Intel shares rise as it battles rival Nvidia, AMD for AI chip supremacy

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Shares of US technology giant Intel rose in premarket trading on Tuesday after the company unveiled new artificial intelligence chips for data centers, an offensive that comes just days after chip rivals Nvidia and AMD announced new products of their own as the once-dominant company competing for market share in the age of artificial intelligence.

Key facts

Shares of Intel rose about 1.5% in premarket trading early Tuesday morning.

The rise comes after CEO Pat Gelsinger revealed details of a series of upcoming AI products at the Computex tech conference in Taiwan that the company hopes will help move the dial on their formidable competition.

Gelsinger introduced Intel’s new range of Xeon 6 processors for data centers, which he said are more efficient and powerful than their predecessors, which were launched just six months ago.

The first of these sixth-generation chips, an «efficiency» model billed as a replacement for older chips, is available on Tuesday, according to Reuters, with a more powerful «performance» model designed to run compute-intensive artificial intelligence models and other tasks slated to arrive before October.

Intel has also positioned itself as a more affordable option for AI hardware, revealing that its Gaudi 2 and Gaudi 3 AI chips would be cheaper than competing products from competitors like Nvidia.

Gelsinger said the pricing looks «pretty compelling» compared to Intel’s competitors, or, «in other words, it’s crushing the competition.»


In Taipei, Gelsinger fired back at Nvidia Chairman and CEO Jensen Huang, who argued this week that traditional computing methods can’t keep up with the «inflation of computing» we’re seeing. Jensen, who co-founded Nvidia and is worth an estimated $100 billion, said that only by using accelerated computing tools like those offered by Nvidia will companies be able to keep up with modern computing demands. «Contrary to what Jensen would have you believe, Moore’s Law is alive and well,» Gelsinger said, referring to Intel co-founder Gordon Moore’s famous observation that the number of transistors on an integrated circuit will double every two years with minimal changes in cost. . Moore’s Law, which effectively describes how computing power gets smaller, faster and cheaper over time, has been generally applied for nearly 60 years, although many experts are increasingly concerned that it is losing relevance with today’s advanced technology. Gelsinger emphasized that Intel will continue to play a major role in the AI ​​revolution and compared the transformation to the rise of the Internet 25 years ago. «It’s that big,» he said, adding, «We see this as the fuel that drives the semiconductor industry to reach $1 trillion by the end of the decade.»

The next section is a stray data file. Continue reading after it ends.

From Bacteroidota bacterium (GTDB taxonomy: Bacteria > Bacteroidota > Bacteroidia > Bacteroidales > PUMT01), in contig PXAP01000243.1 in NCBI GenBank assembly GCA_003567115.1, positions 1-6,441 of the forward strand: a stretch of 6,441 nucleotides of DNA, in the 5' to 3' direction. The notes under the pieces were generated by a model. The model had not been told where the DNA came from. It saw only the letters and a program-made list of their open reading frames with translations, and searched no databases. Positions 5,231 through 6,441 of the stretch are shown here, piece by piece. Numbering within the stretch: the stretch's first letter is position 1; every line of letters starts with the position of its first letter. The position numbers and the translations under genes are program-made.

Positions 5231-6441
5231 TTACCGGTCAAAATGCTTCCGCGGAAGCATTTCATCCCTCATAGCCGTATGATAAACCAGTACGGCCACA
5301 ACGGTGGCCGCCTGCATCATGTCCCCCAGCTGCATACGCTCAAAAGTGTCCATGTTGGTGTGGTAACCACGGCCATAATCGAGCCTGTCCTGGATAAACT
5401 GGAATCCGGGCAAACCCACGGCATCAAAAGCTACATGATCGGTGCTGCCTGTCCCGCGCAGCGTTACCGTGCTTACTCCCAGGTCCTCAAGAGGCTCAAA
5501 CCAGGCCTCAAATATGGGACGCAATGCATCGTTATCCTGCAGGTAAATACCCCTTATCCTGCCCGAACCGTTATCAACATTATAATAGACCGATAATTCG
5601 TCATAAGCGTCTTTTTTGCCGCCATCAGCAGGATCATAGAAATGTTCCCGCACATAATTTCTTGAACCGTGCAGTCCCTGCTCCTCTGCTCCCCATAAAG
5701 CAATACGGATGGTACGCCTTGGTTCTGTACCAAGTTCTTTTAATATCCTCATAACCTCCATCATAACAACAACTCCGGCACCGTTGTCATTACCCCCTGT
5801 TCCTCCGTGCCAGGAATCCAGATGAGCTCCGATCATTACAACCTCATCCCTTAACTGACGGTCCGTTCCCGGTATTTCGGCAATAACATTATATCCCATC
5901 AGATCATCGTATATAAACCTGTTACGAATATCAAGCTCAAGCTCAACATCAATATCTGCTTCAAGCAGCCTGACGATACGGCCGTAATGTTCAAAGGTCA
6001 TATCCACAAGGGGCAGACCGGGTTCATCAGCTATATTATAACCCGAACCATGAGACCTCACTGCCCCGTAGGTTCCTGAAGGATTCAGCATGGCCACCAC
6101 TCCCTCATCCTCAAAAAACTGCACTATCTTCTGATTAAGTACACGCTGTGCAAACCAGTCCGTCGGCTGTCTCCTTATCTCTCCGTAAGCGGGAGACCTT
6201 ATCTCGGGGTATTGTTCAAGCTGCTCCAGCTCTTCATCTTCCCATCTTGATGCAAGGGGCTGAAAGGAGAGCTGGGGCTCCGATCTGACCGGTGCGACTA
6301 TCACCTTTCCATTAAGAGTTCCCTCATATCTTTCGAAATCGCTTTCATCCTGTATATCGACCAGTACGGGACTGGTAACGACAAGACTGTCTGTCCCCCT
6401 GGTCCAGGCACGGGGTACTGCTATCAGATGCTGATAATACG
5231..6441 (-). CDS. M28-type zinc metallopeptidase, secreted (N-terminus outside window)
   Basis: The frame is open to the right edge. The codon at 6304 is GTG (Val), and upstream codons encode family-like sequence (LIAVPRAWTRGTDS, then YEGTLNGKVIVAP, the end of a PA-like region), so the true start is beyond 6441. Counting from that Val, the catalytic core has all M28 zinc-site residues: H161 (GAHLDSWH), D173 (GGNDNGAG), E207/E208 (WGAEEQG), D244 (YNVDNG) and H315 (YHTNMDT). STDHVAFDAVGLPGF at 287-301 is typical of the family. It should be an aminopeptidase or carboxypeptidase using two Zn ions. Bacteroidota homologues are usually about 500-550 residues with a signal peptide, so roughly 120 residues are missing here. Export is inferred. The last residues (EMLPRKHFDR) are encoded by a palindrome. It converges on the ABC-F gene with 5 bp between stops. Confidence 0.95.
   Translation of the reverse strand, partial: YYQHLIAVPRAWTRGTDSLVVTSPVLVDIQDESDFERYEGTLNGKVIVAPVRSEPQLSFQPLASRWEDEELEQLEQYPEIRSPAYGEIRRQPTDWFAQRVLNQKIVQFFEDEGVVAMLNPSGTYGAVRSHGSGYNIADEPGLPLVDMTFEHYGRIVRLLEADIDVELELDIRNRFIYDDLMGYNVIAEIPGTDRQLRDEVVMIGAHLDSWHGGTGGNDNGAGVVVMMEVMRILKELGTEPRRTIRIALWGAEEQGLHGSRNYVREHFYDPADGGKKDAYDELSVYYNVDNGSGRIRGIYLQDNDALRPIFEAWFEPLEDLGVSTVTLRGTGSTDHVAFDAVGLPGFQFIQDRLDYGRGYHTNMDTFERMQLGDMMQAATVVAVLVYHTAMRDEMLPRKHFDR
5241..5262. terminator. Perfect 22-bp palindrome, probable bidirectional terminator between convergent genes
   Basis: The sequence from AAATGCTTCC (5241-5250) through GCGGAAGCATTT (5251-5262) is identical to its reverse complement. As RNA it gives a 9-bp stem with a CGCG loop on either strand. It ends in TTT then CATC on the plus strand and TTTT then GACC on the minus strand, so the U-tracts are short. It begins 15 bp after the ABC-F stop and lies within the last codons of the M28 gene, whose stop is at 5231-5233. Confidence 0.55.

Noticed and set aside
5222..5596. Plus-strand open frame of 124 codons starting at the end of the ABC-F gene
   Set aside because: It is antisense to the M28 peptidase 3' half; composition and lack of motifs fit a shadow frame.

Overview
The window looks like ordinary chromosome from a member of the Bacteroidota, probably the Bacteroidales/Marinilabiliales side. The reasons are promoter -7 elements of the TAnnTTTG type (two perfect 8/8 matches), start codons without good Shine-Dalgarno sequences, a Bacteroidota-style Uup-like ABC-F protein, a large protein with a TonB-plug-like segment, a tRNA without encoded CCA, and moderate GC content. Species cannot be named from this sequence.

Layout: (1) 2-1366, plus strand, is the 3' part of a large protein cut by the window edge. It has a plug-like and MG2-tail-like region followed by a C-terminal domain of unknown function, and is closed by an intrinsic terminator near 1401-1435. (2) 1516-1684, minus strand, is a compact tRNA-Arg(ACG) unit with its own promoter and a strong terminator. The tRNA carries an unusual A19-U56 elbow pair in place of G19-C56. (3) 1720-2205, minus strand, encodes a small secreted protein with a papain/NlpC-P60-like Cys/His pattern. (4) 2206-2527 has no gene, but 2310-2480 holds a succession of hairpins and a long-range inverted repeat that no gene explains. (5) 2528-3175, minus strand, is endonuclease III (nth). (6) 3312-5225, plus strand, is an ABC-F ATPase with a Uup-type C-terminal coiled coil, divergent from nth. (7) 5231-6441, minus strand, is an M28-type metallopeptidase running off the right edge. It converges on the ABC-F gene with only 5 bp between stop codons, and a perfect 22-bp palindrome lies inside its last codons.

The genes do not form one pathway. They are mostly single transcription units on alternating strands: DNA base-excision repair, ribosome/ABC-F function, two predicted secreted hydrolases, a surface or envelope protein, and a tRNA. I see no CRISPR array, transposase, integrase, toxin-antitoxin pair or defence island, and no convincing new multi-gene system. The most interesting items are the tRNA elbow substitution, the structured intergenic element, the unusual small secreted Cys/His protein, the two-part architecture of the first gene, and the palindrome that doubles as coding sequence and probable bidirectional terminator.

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News Peg

Intel is a titan of the tech industry and has been a dominant player in the chip sector for decades, though it has been outflanked by many competitors and has struggled to stay relevant in the increasingly AI-focused computing space. Nvidia, now one of the largest companies in the world, has benefited greatly from this boom in artificial intelligence, as have other chipmakers such as Advanced Micro Devices or AMD, Qualcomm and Taiwan Semiconductor Manufacturing Co.


Nvidia and AMD launched their own next-generation chips this week in Taiwan, the world’s leading hardware maker. Both companies have clearly targeted the AI ​​boom, which requires significant computing power and was largely triggered by the launch of OpenAI’s ChatGPT two years ago, as a priority moving forward. Shares of California-based AMD and Nvidia fell between 0.5% and 1% in premarket trading on Tuesday.

Further reading

ForbesNvidia shares rose after stellar earnings – along with chip stocks
ForbesChip stocks rise as Google and Microsoft’s big bets on AI start to pay offForbesDon’t let artificial intelligence control your nukes, US official urges China and Russia

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